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Art Market: Gangster's car for sale complete with guns

A THIRTIES gangster car covered with 105 bullet holes is to be sold at Christie's at Pebble Beach, California, next month. The armour-plated Lincoln sedan is said to have belonged to 'Dutch' Schultz, once the FBI's public enemy number one, who was immortalised on screen recently by the actor Dustin Hoffman in Billy Bathgate.

Although it has done only 35,291 miles, the 1931 car may not be roadworthy: as an outlaw car, it is still illegal to drive it on public roads without a special permit.

However, once inside, passengers are entirely safe. Luxurious camel-hair upholstery covers the armour-plating; even the radiator and petrol tank, as well as the windows, are bullet-proof. It also has four built-in Thompson sub- machine guns and space for more weapons under the floorboard.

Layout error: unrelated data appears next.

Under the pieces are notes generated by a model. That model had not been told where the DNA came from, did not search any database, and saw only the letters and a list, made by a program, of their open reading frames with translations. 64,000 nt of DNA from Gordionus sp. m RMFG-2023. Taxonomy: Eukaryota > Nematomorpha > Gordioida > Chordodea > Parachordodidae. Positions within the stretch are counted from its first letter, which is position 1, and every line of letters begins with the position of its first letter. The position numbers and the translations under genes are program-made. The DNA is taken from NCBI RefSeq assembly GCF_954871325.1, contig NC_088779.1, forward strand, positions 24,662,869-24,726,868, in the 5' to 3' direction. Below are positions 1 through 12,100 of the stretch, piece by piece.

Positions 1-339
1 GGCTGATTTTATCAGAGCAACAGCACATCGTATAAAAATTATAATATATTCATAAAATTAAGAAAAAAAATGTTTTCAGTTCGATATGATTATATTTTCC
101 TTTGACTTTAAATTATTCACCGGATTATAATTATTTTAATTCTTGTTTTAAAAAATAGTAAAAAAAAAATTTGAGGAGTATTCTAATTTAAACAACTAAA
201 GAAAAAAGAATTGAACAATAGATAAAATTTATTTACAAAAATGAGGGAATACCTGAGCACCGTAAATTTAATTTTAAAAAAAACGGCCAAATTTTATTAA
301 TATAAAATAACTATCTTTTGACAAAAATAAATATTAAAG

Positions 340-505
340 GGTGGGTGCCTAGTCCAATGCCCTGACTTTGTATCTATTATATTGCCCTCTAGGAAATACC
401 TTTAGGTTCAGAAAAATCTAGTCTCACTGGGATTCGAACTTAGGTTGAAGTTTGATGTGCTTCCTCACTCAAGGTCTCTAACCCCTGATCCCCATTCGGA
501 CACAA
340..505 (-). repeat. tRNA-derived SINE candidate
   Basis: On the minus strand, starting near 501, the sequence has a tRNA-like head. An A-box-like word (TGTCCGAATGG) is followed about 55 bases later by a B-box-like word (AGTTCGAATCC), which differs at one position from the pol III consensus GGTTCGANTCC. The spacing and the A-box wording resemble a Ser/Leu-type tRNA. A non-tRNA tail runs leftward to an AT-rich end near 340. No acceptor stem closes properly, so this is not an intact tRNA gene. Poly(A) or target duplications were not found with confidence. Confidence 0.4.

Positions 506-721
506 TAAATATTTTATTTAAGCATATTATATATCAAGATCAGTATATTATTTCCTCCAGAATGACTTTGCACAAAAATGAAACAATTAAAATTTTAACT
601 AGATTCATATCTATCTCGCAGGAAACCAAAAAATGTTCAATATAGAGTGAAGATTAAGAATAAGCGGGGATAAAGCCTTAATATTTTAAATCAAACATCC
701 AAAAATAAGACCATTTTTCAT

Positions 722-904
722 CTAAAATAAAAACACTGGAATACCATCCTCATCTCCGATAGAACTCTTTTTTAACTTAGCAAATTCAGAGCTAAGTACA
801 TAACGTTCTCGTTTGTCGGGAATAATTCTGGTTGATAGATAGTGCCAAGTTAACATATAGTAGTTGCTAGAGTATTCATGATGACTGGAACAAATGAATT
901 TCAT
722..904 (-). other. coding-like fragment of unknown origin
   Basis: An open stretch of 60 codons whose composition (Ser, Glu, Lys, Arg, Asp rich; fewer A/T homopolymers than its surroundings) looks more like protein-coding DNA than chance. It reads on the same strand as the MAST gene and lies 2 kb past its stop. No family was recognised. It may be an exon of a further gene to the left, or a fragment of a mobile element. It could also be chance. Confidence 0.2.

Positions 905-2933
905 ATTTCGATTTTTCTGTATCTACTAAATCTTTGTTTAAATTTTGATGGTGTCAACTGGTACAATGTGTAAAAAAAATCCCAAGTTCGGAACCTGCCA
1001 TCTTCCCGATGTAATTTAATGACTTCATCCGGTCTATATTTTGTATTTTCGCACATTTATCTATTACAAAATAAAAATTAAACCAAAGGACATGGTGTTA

'Dutch' Schultz's misfortune was getting out of the car. He was gunned down in 1935, at the Palace Chop House and Tavern in Newark, New Jersey, by Charlie 'The Bug' Workman. The car was apparently seized first by Al Capone's mob and later by the police who sold it at public auction. Christie's are expecting it to make between pounds 15,000 and pounds 20,000.

A major Gainsborough drawing of a peasant family going to market yesterday sold to an anonymous telephone bidder at Christie's for pounds 352,000.

The 1770s drawing passed from the collection of Gainsborough's widow to their daughter; in 1947, it was acquired by Sir Kenneth (later Lord) Clark, the distinguished art historian, for his collection at Saltwood Castle. The trustees of the family settlement brought the drawing to auction.

Phillips in Scotland has broken the world auction record for a golf ball. A rare example, made in 1849 by Allan Robertson, of Scotland, fetched pounds 19,250.

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